Over 2300 species of wolf spiders run rampant across the world in a variety of environments. Their bites are painful, but their large size and violent hunting habits make most of us cringe. If wolf spiders are tormenting the arachnophobes in your home, here you can learn how to get rid of wolf spiders in the house once and for all.
How to Identify a Wolf Spider?
What do they look like? According to the Australasian Arachnological Society, you can identify wolf spiders by these characteristics:
- A brown recluse spider and wolf spider look similar, but the recluse spider is half as large as the wolf.
- A wolf spider’s eyes in three rows. The lowest row has four small eyes, while the two rows above each have two large eyes.
- The wolf spiders measure 0.5 to 1 inches long.
- The wolf spiders can camouflage themselves by changing their color to match their surroundings. Colors can be a mix of brown, black and gray.
- Female wolf spiders carry their egg and baby spiders on their back.
- Wolf spiders live in wooden logs, open grass fields, gardens and places with lots of vegetation and insects.
Do Wolf Spiders Bite People?
Although the wolf spider’s fangs look a bit scary, there’s nothing to worry about. Wolf spiders do not typically bite humans unless they are provoked. Their venom is poisonous but non-lethal according to the Wolf Spider Organization.
The wolf spiders run and hide when they see anything larger than them. They do not bite attack people, except in self-defense or if they feel threatened. If you happen to get bitten, expect some pain, swelling, redness itching. As mentioned, bites are not lethal, but its also best to seek medical attention to be sure that it's not a brown recluse bite.
How To Get Rid Of Wolf Spiders?
To think of it, you don’t want to get rid of wolf spiders because they are beneficial. These spiders are not pests, but they do eat pests. They are lone spiders, so there will never be an infestation. As mentioned earlier, they do not bite or attack as a black widow spider would. Like any other living thing, you can kill a wolf spider by poison damage or crushing it, but there's no reason to do so. If you see a wolf spider outdoors, you should leave it alone. But if you’re hell-bent on killing spiders inside your house or apartment, you can do these home remedies on how to get rid of wolf spiders in the house.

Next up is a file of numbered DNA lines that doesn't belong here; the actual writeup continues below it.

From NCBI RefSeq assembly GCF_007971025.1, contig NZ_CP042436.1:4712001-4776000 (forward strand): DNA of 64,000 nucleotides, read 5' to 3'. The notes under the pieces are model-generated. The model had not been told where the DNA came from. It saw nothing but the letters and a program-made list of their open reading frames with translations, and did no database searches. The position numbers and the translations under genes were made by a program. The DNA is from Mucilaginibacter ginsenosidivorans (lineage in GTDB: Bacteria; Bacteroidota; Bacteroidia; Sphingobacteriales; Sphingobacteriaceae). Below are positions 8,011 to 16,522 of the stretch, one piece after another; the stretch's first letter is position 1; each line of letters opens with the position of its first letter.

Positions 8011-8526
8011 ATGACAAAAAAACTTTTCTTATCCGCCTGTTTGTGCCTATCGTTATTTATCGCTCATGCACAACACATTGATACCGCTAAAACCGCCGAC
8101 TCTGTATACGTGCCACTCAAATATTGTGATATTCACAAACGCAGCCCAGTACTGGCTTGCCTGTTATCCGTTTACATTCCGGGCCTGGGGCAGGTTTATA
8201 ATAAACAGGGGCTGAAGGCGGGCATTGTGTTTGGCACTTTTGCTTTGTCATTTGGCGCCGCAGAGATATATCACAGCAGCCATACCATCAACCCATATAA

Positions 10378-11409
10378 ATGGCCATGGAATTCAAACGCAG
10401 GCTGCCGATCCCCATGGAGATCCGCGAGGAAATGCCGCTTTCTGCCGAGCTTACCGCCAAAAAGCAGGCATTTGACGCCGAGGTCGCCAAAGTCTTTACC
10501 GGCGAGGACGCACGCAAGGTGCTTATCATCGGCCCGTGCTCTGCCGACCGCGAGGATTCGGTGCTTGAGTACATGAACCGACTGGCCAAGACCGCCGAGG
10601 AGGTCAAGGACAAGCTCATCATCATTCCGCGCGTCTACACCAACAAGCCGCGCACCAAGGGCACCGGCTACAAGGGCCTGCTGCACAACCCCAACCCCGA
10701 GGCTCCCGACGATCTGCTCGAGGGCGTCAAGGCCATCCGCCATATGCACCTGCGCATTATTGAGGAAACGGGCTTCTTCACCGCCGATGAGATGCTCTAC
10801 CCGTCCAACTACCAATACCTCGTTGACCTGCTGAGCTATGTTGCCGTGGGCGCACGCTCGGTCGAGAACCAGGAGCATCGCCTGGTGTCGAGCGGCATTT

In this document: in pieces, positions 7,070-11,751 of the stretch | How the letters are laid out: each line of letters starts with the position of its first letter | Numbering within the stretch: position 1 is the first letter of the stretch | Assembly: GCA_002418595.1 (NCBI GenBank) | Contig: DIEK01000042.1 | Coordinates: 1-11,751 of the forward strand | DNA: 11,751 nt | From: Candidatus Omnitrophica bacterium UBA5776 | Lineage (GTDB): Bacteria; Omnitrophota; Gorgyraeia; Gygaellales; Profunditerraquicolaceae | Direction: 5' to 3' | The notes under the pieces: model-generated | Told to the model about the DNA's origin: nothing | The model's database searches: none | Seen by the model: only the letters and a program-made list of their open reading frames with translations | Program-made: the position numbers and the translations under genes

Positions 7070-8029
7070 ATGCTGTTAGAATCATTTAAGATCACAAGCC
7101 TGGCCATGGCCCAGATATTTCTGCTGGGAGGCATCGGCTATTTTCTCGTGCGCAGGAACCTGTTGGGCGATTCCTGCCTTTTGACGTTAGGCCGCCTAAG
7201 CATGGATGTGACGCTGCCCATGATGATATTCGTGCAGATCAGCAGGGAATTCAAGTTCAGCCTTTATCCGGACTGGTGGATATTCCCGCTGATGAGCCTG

Getting Rid of Wolf Spiders with Home Remedies
Getting rid of wolf spiders and conquering your fear of spiders is not easy, but with this knowledge on how to get rid of wolf spiders naturally, you’ll be able to reclaim your house from these critters. Once they have moved in, it is hard to deal with spiders creeping around the floors and cabinets of your home. With an abundance of small bugs available in most houses, wolf spiders make themselves at home.
Between natural pesticides and other pest deterrents, there are plenty of alternatives to commercial pesticides that will solve your wolf spider problem. You may already have many of the required ingredients on hand, and others are easily purchased in stores. Here’s how to get rid of wolf spiders that are already living indoors or in your home.
If you’re wondering how to kill wolf spiders, boric acid is a natural wolf spider pesticide that kills insects that digest it by attacking their nervous systems. Boric acid is toxic to people and pets in large amounts, however, so you may want to avoid this option if you have pets or small children.
For households free of inquisitive children and pets, sprinkle boric acid behind appliances, around baseboards, and inside cabinet corners and closets. Only apply a thin layer of the powder, and be sure to avoid applying in areas where food is prepared or served. This method is one of the best ways of how to get rid of wolf spiders in the basement.
Peppermint Spider Spray
Essential oils have a reputation for easing ailments, improving health, and banishing bugs. A peppermint oil solution deters wolf spiders along with rodents and other pests. Because of spiders’ sensitivity to scents and tastes, peppermint oil is an unwelcome odor to them.
Mix five drops of peppermint with about 16 ounces of water in a spray bottle. Add a squirt of dish soap and shake for an easily applied spider deterrent that has a pleasant scent! Alternatively, apply peppermint essential oil directly to cotton balls, then place the cotton balls in locations where spiders are entering the house.
Homemade Glue Traps
Store-bought glue traps or glue boards serve to catch mice and other small pests, but with a few basic ingredients, you can DIY glue traps to get rid of wolf spiders. Make the traps as small or as large as you’d like, fitting them to the area where spiders visit most.
To make the glue traps, first cut down a cereal box or other cardboard piece so that it’s flat. You will apply the sticky solution to this cardboard platform. Mix one cup of water with one cup of corn syrup in a saucepan and place over medium heat. When the mixture begins to boil, lower the heat and stir until it thickens.
Let the paste cool, then spread it over the cardboard surface. Place the traps in locations with wolf spider sightings, such as along walls or under cabinets, and wait for them to get stuck. Then dispose of the homemade traps where other animals won’t get stuck on them.
Pepper and Vinegar Spray